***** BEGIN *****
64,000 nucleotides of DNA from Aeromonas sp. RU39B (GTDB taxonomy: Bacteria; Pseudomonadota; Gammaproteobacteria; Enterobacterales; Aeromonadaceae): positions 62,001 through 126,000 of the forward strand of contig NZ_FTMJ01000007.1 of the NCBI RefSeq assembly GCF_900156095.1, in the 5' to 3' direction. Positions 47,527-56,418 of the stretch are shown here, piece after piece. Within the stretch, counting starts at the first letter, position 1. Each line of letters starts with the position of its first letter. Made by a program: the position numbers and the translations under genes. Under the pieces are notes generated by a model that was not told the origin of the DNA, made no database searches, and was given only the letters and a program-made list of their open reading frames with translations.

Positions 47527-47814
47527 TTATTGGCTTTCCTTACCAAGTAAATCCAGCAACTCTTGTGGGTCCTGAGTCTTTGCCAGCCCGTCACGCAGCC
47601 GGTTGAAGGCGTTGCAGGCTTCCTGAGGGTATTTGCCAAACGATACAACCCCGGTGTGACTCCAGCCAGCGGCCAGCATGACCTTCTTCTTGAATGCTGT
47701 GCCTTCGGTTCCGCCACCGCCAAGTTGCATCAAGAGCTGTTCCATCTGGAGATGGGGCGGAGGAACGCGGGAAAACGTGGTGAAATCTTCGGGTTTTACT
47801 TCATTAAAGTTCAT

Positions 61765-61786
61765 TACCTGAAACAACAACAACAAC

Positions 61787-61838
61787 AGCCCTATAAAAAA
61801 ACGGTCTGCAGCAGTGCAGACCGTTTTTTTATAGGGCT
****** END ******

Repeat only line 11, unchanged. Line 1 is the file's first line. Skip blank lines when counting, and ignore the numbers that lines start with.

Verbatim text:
61801 ACGGTCTGCAGCAGTGCAGACCGTTTTTTTATAGGGCT